I've been looking at tracking file revisions. One proposed solution was
to have a separate revision history for individual files, with a new
kind of 'filecommit' object which parallels the existing 'commit',
referencing a blob instead of a tree. Then trees would reference such
objects instead of referencing blobs directly.
I think that introduces a lot of redundancy though, because 99% of the
time, the revision history of the individual file is entirely
reproducible from the revision history of the tree. It's only when files
are renamed that we fall over -- and I think we can handle renames
fairly well if we just log them in the commit object.
My 'gitfilelog.sh' script is already capable of tracking a given file
back through multiple tree commits, listing those commits where the file
in question was actually changed. It uses my patched version of diff-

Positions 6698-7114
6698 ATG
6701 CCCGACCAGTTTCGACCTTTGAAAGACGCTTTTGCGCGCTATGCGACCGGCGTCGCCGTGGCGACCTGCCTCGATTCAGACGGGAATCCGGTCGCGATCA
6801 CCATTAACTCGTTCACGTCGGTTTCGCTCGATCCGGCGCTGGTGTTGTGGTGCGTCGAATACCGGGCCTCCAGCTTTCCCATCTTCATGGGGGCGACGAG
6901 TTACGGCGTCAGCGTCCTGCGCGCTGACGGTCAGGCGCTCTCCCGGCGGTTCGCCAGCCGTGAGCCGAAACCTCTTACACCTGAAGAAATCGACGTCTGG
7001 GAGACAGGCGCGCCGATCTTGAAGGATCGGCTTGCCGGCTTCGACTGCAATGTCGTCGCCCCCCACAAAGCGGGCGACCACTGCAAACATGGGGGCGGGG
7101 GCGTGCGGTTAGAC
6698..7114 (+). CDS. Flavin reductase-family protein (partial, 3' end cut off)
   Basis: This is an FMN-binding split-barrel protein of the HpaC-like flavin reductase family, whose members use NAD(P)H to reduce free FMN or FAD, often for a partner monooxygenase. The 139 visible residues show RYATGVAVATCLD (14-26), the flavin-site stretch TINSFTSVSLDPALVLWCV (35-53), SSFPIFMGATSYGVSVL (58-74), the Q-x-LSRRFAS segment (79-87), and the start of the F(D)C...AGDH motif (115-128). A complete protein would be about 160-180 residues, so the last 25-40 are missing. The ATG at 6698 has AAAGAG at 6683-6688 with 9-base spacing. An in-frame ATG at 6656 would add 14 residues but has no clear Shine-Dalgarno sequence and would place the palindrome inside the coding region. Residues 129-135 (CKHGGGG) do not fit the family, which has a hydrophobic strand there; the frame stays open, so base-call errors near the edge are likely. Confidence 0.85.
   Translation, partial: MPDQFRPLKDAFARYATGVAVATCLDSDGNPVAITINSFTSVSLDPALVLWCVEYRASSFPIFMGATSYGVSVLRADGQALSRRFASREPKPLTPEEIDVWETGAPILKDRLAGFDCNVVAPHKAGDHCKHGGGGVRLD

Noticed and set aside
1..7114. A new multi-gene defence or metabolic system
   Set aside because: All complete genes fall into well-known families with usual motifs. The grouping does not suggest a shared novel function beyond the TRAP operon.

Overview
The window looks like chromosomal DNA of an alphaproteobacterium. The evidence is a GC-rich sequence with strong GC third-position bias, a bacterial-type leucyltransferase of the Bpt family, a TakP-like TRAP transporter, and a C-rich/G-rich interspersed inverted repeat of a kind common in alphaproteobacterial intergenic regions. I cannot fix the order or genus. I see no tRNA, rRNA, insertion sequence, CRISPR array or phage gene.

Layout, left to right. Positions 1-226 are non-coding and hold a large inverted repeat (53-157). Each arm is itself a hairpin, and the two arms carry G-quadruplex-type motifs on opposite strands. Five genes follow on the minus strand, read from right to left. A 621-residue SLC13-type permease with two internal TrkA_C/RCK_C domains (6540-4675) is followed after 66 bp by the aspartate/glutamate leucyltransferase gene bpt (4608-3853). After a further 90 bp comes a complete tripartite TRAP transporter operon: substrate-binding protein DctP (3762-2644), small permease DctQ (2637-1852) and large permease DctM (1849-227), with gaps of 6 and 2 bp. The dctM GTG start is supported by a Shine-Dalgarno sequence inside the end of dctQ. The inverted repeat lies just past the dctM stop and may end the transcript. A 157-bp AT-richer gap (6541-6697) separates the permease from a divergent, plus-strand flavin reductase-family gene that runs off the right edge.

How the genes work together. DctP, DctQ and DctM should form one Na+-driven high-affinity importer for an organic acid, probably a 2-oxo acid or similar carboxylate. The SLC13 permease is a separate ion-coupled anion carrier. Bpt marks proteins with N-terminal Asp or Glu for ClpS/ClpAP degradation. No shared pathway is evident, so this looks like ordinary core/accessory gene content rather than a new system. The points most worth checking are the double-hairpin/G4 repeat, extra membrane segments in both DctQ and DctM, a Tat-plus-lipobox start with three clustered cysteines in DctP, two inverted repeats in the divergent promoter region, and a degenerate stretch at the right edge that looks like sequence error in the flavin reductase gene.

tree which supports 'diff-tree <TREE_A> <TREE_B> <filename>' in order to
By storing rename information in the commit object, the script (or a
reimplementation of a similar algorithm) could know when to change the
filename it's looking for, as it goes back through the tree. That ought
to be perfectly sufficient.
So a commit involving a rename would look something like this...
rename foo.c bar.c
author David Woodhouse <[EMAIL PROTECTED]> 1113499881 +0100
committer David Woodhouse <[EMAIL PROTECTED]> 1113499881 +0100
Rename foo.c to bar.c and s/foo_/bar_/g
Opinions? Dissent? We'd probably need to escape the filenames in some
way -- handwave over that for now.
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